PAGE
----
B2B lead generation

B2B lead generation is all about finding new business customers. From determining suitable target companies to approaching new prospects and eventual conversion from lead to customer. This Wiki page describes the flows within B2B lead generation while the practical phase plan explains how you can deploy your marketing methods as effectively and efficiently as possible.

B2B lead generation

Three terms are key to B2B

  • Prospect. A prospect is a company interested in your product, service or brand. A prospect is not necessarily familiar with your company.
  • Lead. A lead is a company which meets the criteria you define as being valuable to generate new business. Leads can be inbound generated e.g. through form fills or direct calls made to enquiry about products. Similarly, outbound leads can be classified as ones which sales teams may categorise based on certain conversations they had.
  • Customer. A customer is a lead that now uses your products or services. 

Two major flows within lead generation

Inbound marketing

In this case, the leads actively find you, perhaps because they have a question or a problem. Companies focusing on inbound lead generation make sure that they are easy to find where and when leads need the companies. To do this, they create relevant online content, working on SEO optimisation to ensure they are among the top results. Presence in the relevant social media is also important.

Outbound marketing

Rather than taking a passive approach, companies actively push their message to potential leads, whether or not these potential leads are actually looking for them at that time. Telemarketing is one method whereby companies pro-actively call customers to offer their products or services. Online and offline advertising or direct marketing are other options.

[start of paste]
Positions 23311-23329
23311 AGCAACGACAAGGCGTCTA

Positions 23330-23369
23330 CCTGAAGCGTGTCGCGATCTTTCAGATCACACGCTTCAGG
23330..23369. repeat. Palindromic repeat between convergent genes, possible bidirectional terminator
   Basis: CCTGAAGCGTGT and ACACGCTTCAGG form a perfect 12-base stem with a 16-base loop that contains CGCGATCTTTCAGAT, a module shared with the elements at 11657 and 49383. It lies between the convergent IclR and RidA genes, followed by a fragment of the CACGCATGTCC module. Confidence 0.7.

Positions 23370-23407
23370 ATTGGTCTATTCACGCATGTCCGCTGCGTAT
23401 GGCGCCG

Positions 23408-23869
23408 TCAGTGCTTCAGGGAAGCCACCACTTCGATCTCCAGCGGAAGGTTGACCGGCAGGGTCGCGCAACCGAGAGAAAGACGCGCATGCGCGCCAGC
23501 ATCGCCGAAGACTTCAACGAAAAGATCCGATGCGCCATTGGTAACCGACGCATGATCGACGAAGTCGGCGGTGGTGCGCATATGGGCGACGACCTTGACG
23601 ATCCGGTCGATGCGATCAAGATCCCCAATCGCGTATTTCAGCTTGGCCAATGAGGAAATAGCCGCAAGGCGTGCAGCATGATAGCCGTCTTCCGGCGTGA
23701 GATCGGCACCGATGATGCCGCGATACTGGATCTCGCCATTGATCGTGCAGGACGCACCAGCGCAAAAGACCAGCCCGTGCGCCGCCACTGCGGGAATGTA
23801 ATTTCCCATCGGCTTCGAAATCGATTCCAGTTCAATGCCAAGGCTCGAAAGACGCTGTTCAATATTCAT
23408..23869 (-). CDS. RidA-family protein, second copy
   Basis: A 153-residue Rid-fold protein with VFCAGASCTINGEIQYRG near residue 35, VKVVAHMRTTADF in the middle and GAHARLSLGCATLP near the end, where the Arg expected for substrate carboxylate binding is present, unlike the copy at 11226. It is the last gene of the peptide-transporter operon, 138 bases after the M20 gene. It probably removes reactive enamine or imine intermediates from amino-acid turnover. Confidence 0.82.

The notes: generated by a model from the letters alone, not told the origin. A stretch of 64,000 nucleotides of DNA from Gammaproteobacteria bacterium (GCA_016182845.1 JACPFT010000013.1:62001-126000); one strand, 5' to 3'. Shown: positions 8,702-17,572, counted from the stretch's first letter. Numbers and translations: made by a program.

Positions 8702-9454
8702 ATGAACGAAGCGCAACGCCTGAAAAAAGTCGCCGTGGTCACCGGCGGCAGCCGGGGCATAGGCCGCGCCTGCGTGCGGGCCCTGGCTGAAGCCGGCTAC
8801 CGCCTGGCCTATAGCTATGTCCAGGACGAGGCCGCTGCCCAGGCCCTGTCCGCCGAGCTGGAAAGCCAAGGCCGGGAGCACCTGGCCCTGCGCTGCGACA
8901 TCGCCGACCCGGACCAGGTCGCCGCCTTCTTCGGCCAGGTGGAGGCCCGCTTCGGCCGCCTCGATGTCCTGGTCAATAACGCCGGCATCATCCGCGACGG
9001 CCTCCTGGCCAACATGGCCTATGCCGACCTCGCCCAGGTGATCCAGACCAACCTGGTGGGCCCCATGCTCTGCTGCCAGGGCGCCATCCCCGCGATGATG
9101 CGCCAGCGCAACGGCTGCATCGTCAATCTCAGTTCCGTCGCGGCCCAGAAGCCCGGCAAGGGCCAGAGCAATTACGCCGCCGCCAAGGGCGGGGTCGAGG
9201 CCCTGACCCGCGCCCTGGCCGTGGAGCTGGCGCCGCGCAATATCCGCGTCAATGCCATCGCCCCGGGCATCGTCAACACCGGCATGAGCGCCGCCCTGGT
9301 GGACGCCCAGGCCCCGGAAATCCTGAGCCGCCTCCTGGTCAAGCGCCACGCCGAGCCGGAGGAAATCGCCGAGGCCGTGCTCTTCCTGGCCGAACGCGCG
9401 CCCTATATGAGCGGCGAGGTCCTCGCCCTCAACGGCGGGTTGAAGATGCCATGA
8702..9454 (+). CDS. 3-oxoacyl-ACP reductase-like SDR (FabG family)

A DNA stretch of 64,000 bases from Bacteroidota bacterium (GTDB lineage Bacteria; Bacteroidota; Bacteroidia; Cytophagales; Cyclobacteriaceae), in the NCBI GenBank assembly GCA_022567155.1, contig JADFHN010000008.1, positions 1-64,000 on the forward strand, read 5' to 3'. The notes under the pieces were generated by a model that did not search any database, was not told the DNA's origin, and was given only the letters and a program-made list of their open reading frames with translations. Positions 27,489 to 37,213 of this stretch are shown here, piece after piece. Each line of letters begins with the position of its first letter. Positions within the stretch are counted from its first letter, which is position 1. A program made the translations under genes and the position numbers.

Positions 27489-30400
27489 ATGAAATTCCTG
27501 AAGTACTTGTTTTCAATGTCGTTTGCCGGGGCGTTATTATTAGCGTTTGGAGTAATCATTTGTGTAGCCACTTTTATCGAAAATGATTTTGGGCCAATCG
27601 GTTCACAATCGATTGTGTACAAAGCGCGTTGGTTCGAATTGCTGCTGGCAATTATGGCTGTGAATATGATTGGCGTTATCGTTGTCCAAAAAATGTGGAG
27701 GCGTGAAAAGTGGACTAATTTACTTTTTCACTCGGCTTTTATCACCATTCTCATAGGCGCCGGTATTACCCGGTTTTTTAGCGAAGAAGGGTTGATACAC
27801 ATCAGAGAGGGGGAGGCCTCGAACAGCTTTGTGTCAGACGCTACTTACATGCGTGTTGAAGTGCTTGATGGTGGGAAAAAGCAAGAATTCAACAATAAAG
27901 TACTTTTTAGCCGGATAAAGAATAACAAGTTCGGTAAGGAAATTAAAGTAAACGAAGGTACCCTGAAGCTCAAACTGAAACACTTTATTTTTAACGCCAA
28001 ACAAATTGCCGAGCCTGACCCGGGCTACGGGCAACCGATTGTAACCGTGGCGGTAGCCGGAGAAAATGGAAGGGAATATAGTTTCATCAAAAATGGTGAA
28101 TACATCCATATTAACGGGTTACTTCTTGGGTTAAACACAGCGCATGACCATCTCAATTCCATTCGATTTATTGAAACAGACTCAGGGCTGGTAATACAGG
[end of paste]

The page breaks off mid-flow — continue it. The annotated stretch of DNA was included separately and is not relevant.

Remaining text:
B2B lead generation phase plan

Step 1. Prospecting

A prospect is a company which intends to buy a product or service similar to the one you offer. In the B2B sector, these are often companies seeking a solution to a specific problem. They do not necessarily know about you, which is why it can be difficult to find good prospects. Conducting a solid market analysis can be helpful in this context.

Step 2. Segmenting

After finding prospects, they can be divided into groups or ‘segments’. For example:

  • Based on sector or position
  • Based on geographical characteristics
  • Based on need: What type of product or service is needed? What is the question of or demand from the prospects?
  • Based on business characteristics: size of the company, financial health, date of inception, characteristics that these companies use on their online profiles or websites (such as a web shop or Corporate Social Responsibility), ...

Step 3. Approaching

After segmentation, you identify your key segments and approach potential leads within these segments. This can be done using inbound or outbound marketing.

Step 4. Converting

The interested company approached you, left contact information and found its way to your sales department. It is now up to sales to convert the lead into a customer


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